6. MARIANNE FAITHFULL-Come And Stay With Me (Live BBC)
I'll own up and state here that 95% of my Marianne Faithfull appreciation comes from her appearance (her face, her rack and her mannerisms, in that order. Check out the clip at the bottom of this blog to dig the latter, if that doesn't grab you you're dead from the top of your head down). Her voice these days and her post Decca records era is, in my book, an inaudible croak. In the 60's she sounded too chirpy to me sometimes, but more than often it was her or her arranger's choice of material. "Come And Stay With Me" was always a fave of mine and this version extracted from a "Saturday Club" broadcast from her "Live At The BBC" CD is interesting both vocally and musically with the backing band sounding like a music box orchestra. In Marianne's interview with Brian Matthews before the track begins she dispels all of the "blood of aristocracy" chatter and shows that descriptions of her early career's "innocence" as being not too far off the mark. She comes off as well spoken but very unsure and new to the world.

Back in the day (the 80's) The Lyres were great, not the monolithic, incessant line up changing, immortal garage band they eventually became and I enjoyed the hell out of them. Few Lyres efforts after the 80's amused me though this cover of an obscure cut by Phil & the Frantics is an exception with it's near stealing The Fab Four's "It's Only Love" and spooky moodiness only some U.S. 60's garage teens could conjure. From the "Happy Now" CD.

8. THE PETE BEST COMBO-The Way I Feel About You
Speaking of Lyres and garage teens, this '65 Pete Best cut was covered by The Lyres and sounds very reminiscent of an American garage number with it's simplistic off key combo organ lick and basement sink production that sounds like the vocalist was down the hall with the door closed. It's from a rare as hell U.S. only 45 released on the Happening label while he was based in NY (with help from future Decca/Dera, A&R men/producers and Flirtations managers/songwriters Wayne Bickerton and Tony Waddington). The tape rolling seconds after the first chord is actually struck is pricelessly trashy as well. From the Cherry Red Pete Best Combo CD "All Aboard" which I'm asking you with peace and love, and telling you with peace and love, to check out.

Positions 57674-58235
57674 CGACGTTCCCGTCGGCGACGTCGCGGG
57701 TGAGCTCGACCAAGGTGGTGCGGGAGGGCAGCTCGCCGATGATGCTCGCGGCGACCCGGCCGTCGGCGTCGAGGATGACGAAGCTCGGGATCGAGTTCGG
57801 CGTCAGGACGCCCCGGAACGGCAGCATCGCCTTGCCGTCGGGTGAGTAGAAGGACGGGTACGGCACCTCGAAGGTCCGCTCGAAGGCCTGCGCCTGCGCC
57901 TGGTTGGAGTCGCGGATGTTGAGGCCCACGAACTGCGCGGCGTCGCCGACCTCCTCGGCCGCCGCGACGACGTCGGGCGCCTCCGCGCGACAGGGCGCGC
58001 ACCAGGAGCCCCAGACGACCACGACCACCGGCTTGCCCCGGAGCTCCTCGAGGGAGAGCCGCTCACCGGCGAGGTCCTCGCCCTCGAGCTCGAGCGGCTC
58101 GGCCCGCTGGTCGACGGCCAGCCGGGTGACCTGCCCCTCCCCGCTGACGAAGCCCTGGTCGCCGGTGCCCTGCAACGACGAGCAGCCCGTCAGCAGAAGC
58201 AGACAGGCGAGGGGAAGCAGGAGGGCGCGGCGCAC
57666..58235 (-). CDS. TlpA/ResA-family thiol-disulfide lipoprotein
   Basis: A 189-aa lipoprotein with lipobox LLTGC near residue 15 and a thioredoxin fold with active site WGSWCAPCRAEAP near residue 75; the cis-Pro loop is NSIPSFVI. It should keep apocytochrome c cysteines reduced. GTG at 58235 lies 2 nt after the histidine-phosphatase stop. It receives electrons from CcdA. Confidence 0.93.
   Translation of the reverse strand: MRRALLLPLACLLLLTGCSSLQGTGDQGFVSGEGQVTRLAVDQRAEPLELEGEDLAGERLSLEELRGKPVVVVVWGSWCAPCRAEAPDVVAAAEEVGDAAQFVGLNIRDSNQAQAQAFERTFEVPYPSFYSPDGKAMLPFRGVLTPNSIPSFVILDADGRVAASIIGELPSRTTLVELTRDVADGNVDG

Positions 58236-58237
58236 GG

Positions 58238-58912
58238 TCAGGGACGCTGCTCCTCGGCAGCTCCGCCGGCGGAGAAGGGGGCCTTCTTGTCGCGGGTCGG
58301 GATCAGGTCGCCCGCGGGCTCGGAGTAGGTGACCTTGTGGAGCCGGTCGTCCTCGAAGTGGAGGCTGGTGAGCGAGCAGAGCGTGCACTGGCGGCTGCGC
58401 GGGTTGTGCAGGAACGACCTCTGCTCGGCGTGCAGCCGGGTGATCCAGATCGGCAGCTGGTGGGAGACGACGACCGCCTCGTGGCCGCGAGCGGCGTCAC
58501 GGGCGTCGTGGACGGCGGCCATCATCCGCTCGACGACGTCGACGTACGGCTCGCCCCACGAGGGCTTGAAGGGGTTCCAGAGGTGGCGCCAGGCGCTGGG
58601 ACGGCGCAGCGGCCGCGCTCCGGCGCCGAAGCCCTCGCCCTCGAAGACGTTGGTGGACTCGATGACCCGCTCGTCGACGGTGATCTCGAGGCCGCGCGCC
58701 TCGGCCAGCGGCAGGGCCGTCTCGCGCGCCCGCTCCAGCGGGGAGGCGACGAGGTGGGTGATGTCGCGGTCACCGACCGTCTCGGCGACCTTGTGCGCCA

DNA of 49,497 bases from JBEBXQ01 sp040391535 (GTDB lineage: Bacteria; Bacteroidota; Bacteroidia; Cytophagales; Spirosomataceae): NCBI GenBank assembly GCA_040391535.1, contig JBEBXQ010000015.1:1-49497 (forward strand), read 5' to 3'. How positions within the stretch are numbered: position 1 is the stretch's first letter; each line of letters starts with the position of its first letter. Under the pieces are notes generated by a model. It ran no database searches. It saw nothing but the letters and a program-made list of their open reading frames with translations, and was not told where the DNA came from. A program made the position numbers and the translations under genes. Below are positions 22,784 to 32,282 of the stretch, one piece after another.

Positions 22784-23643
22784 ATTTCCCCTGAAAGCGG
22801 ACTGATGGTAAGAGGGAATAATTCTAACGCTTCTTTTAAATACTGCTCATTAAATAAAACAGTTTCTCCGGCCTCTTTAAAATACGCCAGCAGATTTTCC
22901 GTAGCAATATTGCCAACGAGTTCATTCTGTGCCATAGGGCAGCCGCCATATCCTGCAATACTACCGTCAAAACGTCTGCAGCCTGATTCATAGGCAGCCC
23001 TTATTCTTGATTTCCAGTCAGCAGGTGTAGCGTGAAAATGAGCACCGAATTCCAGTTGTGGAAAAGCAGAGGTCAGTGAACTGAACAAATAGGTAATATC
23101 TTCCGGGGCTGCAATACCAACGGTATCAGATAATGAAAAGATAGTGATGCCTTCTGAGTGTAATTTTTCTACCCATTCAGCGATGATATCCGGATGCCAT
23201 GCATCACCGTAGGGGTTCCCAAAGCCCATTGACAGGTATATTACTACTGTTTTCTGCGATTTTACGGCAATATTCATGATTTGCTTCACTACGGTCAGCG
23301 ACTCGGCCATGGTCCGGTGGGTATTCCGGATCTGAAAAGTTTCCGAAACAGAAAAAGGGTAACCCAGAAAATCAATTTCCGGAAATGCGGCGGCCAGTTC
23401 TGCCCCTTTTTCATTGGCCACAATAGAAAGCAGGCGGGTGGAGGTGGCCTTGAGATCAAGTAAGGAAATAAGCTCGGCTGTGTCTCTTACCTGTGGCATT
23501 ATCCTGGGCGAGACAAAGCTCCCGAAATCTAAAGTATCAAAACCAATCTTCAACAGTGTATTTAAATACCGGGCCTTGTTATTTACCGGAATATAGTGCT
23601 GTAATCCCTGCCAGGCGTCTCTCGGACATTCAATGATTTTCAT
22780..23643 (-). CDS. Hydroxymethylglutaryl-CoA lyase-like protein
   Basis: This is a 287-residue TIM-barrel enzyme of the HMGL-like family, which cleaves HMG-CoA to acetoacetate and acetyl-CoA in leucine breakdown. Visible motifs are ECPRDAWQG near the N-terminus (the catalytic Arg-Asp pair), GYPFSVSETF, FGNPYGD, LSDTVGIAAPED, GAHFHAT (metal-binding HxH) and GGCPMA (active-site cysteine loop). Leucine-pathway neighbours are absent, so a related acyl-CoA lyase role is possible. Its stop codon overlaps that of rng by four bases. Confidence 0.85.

It took me ages to get my head around John Mayall's post "Mayall Plays Mayall:Live at Klook's Kleek" album stuff and I'm still not fully "there". This track from his "A Hard Road" LP is one of my faves by him. Essentially it's almost a "solo" tune with just Mayall's voice and some sparse guitar work (the vocal overdubs by him create an echo effect on certain lines that are downright trippy at times). Nuff said.

Few of Ronnie Lane's post Faces "solo" tracks ring as bright as the violin backed, jauntiness of "The Poacher" in my book. It's wistful, plaintive and cheery delivery never ceases to blow me away and it strikes me that this was not a number one! Available on his CD "Anyone For Anymore".


Monkey said...

No Bill, I think all bloggers should do these lists.

I'd never heard Philamore Lincoln before but a quick listen to a couple of tracks on YouTube, a jump across to EvilBay, and the CD is winging its way across the pond. Lovely stuff. (Thanks for the offer by the way). Will no doubt make my April Picks!

Monkey said...

PS: The "great rack" line made me laugh!